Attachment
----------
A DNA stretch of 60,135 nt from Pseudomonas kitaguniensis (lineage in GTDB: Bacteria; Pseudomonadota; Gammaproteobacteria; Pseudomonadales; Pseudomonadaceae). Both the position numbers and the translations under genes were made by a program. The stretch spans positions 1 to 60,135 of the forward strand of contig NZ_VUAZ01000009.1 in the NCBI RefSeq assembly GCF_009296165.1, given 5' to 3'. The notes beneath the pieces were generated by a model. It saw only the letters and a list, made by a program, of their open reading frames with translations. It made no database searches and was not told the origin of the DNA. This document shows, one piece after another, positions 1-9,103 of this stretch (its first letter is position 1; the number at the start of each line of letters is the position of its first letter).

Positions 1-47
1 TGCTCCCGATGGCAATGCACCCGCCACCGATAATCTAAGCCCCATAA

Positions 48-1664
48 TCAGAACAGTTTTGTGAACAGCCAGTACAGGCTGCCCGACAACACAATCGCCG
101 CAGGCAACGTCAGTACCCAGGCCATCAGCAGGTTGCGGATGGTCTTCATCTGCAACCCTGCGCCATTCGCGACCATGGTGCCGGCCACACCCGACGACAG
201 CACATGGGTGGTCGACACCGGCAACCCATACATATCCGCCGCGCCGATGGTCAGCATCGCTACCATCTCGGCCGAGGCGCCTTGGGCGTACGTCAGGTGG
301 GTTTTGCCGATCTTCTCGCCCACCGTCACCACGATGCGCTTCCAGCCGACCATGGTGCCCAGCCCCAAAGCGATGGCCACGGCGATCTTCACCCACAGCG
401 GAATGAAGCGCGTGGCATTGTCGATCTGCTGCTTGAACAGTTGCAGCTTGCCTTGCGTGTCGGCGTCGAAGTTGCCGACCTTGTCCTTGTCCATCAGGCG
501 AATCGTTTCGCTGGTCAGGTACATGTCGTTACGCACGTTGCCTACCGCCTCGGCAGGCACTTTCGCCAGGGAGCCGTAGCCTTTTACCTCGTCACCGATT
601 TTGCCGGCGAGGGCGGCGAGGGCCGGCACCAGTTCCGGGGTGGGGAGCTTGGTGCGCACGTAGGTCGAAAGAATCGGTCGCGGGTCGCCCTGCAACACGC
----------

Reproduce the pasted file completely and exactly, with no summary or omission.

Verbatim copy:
A DNA stretch of 60,135 nt from Pseudomonas kitaguniensis (lineage in GTDB: Bacteria; Pseudomonadota; Gammaproteobacteria; Pseudomonadales; Pseudomonadaceae). Both the position numbers and the translations under genes were made by a program. The stretch spans positions 1 to 60,135 of the forward strand of contig NZ_VUAZ01000009.1 in the NCBI RefSeq assembly GCF_009296165.1, given 5' to 3'. The notes beneath the pieces were generated by a model. It saw only the letters and a list, made by a program, of their open reading frames with translations. It made no database searches and was not told the origin of the DNA. This document shows, one piece after another, positions 1-9,103 of this stretch (its first letter is position 1; the number at the start of each line of letters is the position of its first letter).

Positions 1-47
1 TGCTCCCGATGGCAATGCACCCGCCACCGATAATCTAAGCCCCATAA

Positions 48-1664
48 TCAGAACAGTTTTGTGAACAGCCAGTACAGGCTGCCCGACAACACAATCGCCG
101 CAGGCAACGTCAGTACCCAGGCCATCAGCAGGTTGCGGATGGTCTTCATCTGCAACCCTGCGCCATTCGCGACCATGGTGCCGGCCACACCCGACGACAG
201 CACATGGGTGGTCGACACCGGCAACCCATACATATCCGCCGCGCCGATGGTCAGCATCGCTACCATCTCGGCCGAGGCGCCTTGGGCGTACGTCAGGTGG
301 GTTTTGCCGATCTTCTCGCCCACCGTCACCACGATGCGCTTCCAGCCGACCATGGTGCCCAGCCCCAAAGCGATGGCCACGGCGATCTTCACCCACAGCG
401 GAATGAAGCGCGTGGCATTGTCGATCTGCTGCTTGAACAGTTGCAGCTTGCCTTGCGTGTCGGCGTCGAAGTTGCCGACCTTGTCCTTGTCCATCAGGCG
501 AATCGTTTCGCTGGTCAGGTACATGTCGTTACGCACGTTGCCTACCGCCTCGGCAGGCACTTTCGCCAGGGAGCCGTAGCCTTTTACCTCGTCACCGATT
601 TTGCCGGCGAGGGCGGCGAGGGCCGGCACCAGTTCCGGGGTGGGGAGCTTGGTGCGCACGTAGGTCGAAAGAATCGGTCGCGGGTCGCCCTGCAACACGC